If I want to use this as an actual tool, the way forward is playing the key phrases in as training data to an AI thing.

While writing this project, I raised three issues with the SuperCollider project over documentation and one issue with the LinuxExternals Quark over Pipewire. That will turn into a merge request. I might update the documentation for it.

If you want to hear this thing in progress, I’ll be using it on Friday. You can turn up in person to Linz, Austria or tune into the live stream. This is part of AMRO, who have a helpful schedule.

I feel like a zombie and will say something more coherent later.

## Midosoldo

I put in a bid to play Domifare at AMRO, knowing it was in no state to perform, but also knowing that nothing motivates like a deadline. I thought it was likely to be accepted, so I planned to start working on it during the break between spring and summer terms.

But then I got covid and felt terrible for weeks, but also got brain fog which, to be honest, has not completely dissipated. I mean, it’s hard to tell. How could I possibly have a bassline on my mental state? I do know that my sense of taste is still messed up and if I exercise a lot I feel ill the next day, so let’s say I’m not at 100% mentally. It could be all in my head, but what difference would that make?

I wanted to finish my marking before dedicating all my time to this. I have not finished my marking, but now both are an emergency. Indeed, the list of things I have not done is kilometres long. My tuba needs a service. I haven’t played it for months and lips are completely unfit.

This is an overly-honest research update. The subject line is the Solresol word for “fear.”

This is the state of the language:

The “language” has always been conceived of as a way of defining loops. So I have some syntax for recording loops as an audio recording or as a series of onsets, the ability to “shake” an onset loop, the ability to schedule shakes, and the ability to start and stop loops. These are all a series of short musical licks I should ideally memorise but at least be able to play without hesitation or split notes.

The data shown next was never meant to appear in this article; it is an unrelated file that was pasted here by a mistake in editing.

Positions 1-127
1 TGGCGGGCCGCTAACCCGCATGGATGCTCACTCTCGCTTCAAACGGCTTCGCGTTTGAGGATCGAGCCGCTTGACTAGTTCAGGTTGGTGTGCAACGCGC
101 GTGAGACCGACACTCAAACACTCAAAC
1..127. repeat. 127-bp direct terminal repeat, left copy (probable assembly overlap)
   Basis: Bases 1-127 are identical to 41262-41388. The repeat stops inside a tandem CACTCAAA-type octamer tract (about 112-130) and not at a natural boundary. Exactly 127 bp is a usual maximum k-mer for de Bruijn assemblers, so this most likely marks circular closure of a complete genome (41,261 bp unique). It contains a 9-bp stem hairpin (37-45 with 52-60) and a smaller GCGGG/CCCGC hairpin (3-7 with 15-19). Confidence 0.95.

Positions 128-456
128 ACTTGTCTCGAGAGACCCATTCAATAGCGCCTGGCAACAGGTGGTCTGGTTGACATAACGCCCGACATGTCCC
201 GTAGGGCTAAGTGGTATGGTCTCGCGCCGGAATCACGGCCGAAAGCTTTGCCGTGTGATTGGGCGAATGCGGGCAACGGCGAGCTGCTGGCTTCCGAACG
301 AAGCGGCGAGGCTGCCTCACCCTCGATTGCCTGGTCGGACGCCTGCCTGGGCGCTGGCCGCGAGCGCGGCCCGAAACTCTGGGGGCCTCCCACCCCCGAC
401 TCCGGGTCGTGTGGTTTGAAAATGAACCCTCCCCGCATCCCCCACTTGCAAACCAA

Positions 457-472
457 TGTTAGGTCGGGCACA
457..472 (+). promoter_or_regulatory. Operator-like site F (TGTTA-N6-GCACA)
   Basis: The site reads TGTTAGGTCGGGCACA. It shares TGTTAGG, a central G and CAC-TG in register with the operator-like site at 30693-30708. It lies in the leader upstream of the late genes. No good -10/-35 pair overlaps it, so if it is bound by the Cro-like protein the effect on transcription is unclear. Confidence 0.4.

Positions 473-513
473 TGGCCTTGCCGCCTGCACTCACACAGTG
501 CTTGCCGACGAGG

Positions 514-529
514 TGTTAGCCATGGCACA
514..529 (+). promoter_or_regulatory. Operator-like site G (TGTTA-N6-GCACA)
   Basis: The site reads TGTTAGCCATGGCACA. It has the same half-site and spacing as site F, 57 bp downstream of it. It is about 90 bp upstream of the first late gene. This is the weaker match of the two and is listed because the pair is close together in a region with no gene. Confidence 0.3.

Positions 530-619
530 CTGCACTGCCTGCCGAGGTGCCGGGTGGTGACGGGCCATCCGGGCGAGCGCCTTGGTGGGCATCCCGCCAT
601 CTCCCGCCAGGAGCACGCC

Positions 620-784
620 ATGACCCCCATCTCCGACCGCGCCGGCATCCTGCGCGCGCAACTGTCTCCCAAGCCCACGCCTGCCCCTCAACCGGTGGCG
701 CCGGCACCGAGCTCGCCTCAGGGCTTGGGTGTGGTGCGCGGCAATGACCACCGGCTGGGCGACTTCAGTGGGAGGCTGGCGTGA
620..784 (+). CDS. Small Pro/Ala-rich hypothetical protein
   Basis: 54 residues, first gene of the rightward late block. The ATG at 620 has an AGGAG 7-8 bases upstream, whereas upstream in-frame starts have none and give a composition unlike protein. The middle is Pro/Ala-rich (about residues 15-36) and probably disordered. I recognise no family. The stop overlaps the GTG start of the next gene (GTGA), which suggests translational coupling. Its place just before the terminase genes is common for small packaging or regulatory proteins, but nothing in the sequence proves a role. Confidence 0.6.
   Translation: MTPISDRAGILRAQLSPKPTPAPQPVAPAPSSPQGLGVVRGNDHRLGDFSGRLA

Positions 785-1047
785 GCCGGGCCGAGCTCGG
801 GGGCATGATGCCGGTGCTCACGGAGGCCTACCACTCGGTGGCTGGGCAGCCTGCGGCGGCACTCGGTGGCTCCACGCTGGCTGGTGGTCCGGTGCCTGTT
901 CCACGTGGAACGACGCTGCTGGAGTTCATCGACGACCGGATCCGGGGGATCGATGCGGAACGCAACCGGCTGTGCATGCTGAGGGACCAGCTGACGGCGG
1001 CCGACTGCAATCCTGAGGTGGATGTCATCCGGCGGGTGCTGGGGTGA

Meanwhile, the language currently has the ability to read and receive notes, which is necessarily flaky and a scaffold to hand the rest of the operations …. and a GUI to adjust thresholds because that’s necessary while playing… and that’s kind of it.

This coming weekend is a four day one which is actually a disaster because it means I can’t work during it.

Writing out what I actually have to do makes it sound fully achievable, but it will take longer than I think it will. The GUI took all of yesterday. If I spend part of every day programming and part of every day practising, I should get there. Hopefully.

I haven’t bought my train tickets yet, but I really don’t want to drop out.

I’ve got 2 weeks.

## Domifare back under active development!

I’m very exciting to be submitting a proposal to do a performance in the tuba-entered live coding language Domifare.

I’ve been wanting to pick this back up for a while and it seems like the main thing that motivates me is a deadline, so now I’ve got a deadline for version 1.0.

The initial specification of the language is quite modest to implement and my teaching term ends next week, so I’m confident this will be playable by the time the gig arrives. It’s always going to be chaotic because tuba pitch tracking, but it will be a joyful chaos!